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An Ultimate Ungulate Fact Sheet
Moschiola kathygre
Yellow-striped chevrotain
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Common name:
Scientific name:
Other names:
Yellow-striped chevrotain
Moschiola kathygre
Sri Lanka pygmy mouse-deer, Sri Lanka kuru meminna

In 2005, the genus Moschiola was divided into three separate species: the Indian chevrotain (Moschiola indica) from mainland India, and two species from Sri Lanka, M. meminna from the Dry Zone and M. kathygre from the Wet Zone. There is strong evidence to support the separation of M. indica, but the separation of the two Sri Lankan species is less clear due to small sample sizes, overlaps in some key skull measurements, and minimal evidence from the field. The IUCN tentatively accepts the three-species classification of Moschiola based on habitat and location, pending further study.

Physical Characteristics

Head and body length: 43-51 cm
Tail length: 1.6-2.6 cm
Adult weight: 3.1 kg (males), 3.8 kg (females) for Sri Lankan chevrotains (M. kathygre and M. meminna)

The yellow-striped chevrotain is the smallest of the three Moschiola species based on external measurements. The general form is hunched; compared to the other spotted chevrotains in the genus Moschiola, the hind legs are noticeably shorter. The general coloration is golden brown, with the lower legs being darker. Four or five horizontal rows of yellowish spots mark the flanks from the shoulders to the rump; typically the spots in two of the rows merge to form more or less complete stripes. Two bold stripes mark the haunches, and another one runs beneath the tail. The undersides are pale buff in color, which gradually merges with the brown of the upper body. A sharply-delineated white stripe runs from the underside of the chin, down the throat, and along the belly. Two pairs of stripes flare out from the central stripe on the throat: one on either side of the jaw, and one partway down the throat. There are no distinctive facial markings, although the forehead may be indistinctly darker.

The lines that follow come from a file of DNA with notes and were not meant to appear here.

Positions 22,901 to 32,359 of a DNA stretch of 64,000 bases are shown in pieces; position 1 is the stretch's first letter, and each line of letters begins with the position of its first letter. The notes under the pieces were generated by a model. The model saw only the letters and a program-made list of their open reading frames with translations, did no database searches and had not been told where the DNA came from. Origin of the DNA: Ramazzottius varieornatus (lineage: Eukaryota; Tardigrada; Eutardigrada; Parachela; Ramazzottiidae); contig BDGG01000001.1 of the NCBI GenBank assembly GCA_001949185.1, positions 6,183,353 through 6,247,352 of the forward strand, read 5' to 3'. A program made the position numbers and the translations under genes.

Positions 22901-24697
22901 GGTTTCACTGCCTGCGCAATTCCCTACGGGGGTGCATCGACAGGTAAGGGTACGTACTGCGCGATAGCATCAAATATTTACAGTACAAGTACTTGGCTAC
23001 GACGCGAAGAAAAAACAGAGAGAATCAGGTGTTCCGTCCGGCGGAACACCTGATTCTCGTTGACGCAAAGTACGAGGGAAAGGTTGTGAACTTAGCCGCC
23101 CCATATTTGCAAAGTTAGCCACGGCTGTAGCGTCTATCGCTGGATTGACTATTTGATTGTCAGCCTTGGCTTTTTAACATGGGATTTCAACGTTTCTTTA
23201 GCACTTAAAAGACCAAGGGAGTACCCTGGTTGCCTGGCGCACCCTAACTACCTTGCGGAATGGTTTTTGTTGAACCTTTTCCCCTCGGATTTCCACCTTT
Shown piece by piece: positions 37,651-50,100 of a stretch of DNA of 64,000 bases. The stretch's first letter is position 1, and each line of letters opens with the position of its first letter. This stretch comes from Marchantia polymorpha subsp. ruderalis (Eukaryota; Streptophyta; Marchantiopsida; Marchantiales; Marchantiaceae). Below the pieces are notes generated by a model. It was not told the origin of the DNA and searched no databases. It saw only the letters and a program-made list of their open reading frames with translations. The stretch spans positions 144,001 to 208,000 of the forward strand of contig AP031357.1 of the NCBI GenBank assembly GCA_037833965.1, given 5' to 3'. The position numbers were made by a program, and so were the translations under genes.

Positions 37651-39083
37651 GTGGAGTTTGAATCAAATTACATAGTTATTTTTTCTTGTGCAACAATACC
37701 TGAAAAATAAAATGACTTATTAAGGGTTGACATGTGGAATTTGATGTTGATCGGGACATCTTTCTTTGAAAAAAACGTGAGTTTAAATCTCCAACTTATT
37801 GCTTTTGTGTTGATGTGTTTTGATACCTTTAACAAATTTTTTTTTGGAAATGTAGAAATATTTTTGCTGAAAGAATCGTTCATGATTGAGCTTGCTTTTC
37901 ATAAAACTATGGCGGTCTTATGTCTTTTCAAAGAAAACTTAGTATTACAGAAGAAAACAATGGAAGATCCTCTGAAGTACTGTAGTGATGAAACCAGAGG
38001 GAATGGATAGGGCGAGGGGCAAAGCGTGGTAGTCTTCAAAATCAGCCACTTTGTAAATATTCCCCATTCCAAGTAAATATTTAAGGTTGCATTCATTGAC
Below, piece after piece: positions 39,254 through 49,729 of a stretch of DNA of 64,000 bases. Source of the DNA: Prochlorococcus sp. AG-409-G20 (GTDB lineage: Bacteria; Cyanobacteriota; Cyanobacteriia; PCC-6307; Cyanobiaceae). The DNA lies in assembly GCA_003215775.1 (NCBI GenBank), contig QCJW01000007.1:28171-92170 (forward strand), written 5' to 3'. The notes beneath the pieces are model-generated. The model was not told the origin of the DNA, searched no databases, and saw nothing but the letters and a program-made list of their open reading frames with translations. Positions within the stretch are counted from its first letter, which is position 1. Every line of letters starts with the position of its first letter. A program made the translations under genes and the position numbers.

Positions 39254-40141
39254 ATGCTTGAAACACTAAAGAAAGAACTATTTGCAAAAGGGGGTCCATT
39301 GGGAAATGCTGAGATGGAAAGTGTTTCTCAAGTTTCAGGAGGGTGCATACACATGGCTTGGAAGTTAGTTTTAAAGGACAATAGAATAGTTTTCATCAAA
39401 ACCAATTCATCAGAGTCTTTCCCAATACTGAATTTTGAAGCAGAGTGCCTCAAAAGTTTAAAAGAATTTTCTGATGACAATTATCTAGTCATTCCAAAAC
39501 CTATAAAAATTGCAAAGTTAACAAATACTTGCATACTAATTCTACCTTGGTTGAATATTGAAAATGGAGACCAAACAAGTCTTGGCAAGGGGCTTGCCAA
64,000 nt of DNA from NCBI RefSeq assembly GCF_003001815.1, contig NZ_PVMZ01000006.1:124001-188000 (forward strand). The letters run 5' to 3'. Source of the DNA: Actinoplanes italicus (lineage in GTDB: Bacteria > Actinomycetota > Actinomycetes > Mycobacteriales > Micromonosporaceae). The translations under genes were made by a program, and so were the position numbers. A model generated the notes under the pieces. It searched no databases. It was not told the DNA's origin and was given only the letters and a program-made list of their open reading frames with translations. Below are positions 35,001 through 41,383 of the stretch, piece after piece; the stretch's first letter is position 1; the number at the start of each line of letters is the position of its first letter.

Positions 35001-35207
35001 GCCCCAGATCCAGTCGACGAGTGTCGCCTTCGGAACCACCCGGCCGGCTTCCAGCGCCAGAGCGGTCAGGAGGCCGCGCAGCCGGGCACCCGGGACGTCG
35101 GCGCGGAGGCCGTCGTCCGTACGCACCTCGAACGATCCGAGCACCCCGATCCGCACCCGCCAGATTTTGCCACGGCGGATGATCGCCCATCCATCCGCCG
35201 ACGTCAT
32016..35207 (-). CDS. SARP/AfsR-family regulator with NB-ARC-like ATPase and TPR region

Similar species

Reproduction and Development

No information on the reproductive biology of the yellow-striped chevrotain has been published. Likely similar to the Indian chevrotain (Moschiola indica).

Ecology and Behavior

The yellow-striped chevrotain is poorly known - in part due to its small size and retiring nature, as well as its recent description (2005) and the lack of clarity regarding distribution and habitat use compared with the white-spotted chevrotain (Moschiola meminna). In optimal habitat, population densities have been estimated to be 10 animals per square kilometer. Based on camera-trap studies, the yellow-spotted chevrotain is nocturnal. The species swims well, and an adult female (here assigned to M. kathygre based on location) was observed running into a pond to escape a predator. When swimming, the body sits low in the water; the observed individual was also able to submerge entirely.
Family group: Largely solitary, occasionally seen in pairs.
Diet: Fallen fruit, tender leaves, bark
Main Predators: Medium- and large-sized carnivores, including brown mongoose and leopard.

Habitat and Distribution

The yellow-striped chevrotain is believed to be restricted to the ecological "Wet Zone" of southwestern Sri Lanka, although further studies are needed to distinguish distribution limits relative to the white-spotted chevrotain (Moschiola meminna). The preferred habitat is secondary rainforest, with immature trees and ground level vegetation; yellow-striped chevrotains are also seen in human-altered landscapes such as rubber plantations, rice paddies, and home gardens. The mimimum distributional limits, based on museum specimens, are depicted in the map below; further work is required to determine the actual range of this species.

Range Map
(after Duckworth and Timmins, 2015)

Conservation Status

IUCN Red List: Least Concern (2015).
CITES Listing: Not listed (2019).
Threats: Habitat loss (from logging, agricultural conversion, mining, and urban expansion), hunting, and predation by domestic dogs.

No formal assessments for the yellow-striped chevrotain have been performed, in part due to the uncertainty of its taxonomic status and lack of information regarding its occurrence. In areas of good habitat the species is at least locally common, and in some areas it is the most commonly-observed mammal in nightime spot-light surveys. A general population decline has been observed in the chevrotains from the Wet Zone of Sri Lanka over the past few decades.

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